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State reaches deal over Capitol permit policy

| October 8, 2013 | 0 Comments
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An agreement reached by the Wisconsin Department of Administration and American Civil Liberties Union would allow protesters to gather at the state Capitol building without getting a permit. Under the deal announced Tuesday morning, groups fewer than 12 people will not need to obtain a permit to protest or gather in the Capitol. Groups of 12 or more people will have to request a permit for their event from the DOA or simply give notice to the state that they plan to meet in the building.

ACLU of Wisconsin Legal Director Larry Dupuis called the agreement a victory for advocates of free speech, since you “don’t need to get the permission of the government, you just have to tell them you are coming.” Dupuis says you don’t even have to tell them very much, just when you plan to get there.

The agreement settles a lawsuit that was scheduled to go to trial next year, and it acknowledges that DOA has the authority to create a permitting system and manage the Capitol and other state buildings.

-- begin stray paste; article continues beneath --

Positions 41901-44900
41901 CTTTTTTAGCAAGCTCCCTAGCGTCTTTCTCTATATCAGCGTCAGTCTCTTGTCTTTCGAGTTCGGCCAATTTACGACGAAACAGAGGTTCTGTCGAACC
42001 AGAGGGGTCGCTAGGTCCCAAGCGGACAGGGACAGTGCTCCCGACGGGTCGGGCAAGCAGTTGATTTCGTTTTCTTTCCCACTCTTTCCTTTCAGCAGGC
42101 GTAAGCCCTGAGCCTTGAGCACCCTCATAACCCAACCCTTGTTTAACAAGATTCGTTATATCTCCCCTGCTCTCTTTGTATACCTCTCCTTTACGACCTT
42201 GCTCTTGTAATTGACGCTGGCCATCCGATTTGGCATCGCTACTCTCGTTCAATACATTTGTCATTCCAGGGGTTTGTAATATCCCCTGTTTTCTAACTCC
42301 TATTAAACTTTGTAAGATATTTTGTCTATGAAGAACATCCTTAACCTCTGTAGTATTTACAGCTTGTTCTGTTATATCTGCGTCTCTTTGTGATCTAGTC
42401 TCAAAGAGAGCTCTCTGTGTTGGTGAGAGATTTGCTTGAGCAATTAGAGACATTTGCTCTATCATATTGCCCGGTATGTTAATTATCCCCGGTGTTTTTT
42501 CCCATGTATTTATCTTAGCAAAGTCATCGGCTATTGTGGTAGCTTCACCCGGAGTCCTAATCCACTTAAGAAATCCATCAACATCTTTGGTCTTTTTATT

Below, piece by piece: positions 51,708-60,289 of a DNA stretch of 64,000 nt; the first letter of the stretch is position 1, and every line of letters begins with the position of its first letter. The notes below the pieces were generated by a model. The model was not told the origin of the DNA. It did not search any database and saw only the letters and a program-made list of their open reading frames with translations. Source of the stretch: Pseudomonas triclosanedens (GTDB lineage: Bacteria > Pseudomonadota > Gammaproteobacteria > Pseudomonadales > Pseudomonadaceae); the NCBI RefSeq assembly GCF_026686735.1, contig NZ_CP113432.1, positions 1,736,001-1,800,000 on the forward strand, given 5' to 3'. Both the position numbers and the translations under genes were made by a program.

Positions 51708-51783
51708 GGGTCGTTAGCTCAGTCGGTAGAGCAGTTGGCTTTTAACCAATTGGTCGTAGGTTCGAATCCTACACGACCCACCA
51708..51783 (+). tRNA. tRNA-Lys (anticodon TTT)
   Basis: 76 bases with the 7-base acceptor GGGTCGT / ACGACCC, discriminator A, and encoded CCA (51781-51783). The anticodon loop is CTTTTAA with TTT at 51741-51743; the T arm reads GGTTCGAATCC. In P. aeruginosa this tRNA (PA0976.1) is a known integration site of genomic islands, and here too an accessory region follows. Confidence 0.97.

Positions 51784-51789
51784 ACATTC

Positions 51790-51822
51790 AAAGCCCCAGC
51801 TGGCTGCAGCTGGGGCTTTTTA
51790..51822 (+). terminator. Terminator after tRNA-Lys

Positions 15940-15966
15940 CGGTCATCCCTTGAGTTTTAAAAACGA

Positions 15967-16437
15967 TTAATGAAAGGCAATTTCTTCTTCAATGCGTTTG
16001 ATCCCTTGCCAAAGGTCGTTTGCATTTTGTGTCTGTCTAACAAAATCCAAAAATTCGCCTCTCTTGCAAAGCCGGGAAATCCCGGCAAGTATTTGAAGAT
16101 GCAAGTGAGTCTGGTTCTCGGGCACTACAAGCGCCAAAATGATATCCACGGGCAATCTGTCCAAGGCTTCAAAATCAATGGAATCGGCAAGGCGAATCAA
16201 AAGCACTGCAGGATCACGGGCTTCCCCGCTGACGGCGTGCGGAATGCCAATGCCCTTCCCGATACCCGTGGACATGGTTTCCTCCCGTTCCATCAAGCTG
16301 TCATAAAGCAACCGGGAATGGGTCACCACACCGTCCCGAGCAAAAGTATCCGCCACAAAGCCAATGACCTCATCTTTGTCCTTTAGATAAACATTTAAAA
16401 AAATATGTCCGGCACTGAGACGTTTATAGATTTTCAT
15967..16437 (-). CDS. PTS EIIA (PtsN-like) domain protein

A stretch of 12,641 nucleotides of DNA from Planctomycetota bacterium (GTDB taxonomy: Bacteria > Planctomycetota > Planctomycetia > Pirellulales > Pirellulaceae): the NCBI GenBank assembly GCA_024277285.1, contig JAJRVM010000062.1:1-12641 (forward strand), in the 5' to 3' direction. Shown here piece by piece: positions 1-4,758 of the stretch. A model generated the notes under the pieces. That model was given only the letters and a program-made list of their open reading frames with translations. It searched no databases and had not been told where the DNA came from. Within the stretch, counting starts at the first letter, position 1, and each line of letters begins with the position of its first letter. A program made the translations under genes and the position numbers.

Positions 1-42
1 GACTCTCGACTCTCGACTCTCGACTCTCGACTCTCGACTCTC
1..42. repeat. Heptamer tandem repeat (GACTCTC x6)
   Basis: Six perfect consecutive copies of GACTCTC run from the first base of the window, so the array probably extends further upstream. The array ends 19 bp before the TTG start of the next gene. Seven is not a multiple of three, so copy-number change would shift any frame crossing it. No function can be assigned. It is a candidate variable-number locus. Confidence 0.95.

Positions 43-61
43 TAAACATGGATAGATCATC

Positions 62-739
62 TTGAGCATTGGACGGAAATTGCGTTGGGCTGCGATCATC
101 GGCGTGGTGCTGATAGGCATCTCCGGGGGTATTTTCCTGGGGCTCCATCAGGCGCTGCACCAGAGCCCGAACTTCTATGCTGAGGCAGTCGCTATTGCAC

The ACLU filed the case after the state updated permitting policies in December of 2011, in response to protesters gathering in the Capitol rotunda almost every weekday since the spring of 2011 to protest Governor Scott Walker’s Administration. A judge issued a preliminary injunction this past July saying the state could only require permits for groups of 20 or more people, which prompted the state to again begin arresting and ticketing members of the protest group.

Under the new agreement, unless someone has already given notice for a conflicting event, the new request must be approved. One request is good for recurring events within ten days, but notice must be given two business days in advance. People can ask just once for the entire week.

The DOA has said all along it needs to know when, who, and how many people plan to be at the Capitol. Dupuis says that will happen under this agreement. As part of the deal, the Walker Administration will pay nearly $90,000 for ACLU attorney fees.

The DOA says permits are free, and the Capitol Police Department issues permits to use the Capitol regardless of political party, affiliation, or content. To date, the Capitol Police have issued 459 permits in 2013, and 496 permits were issued in 2012.

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Category: State News

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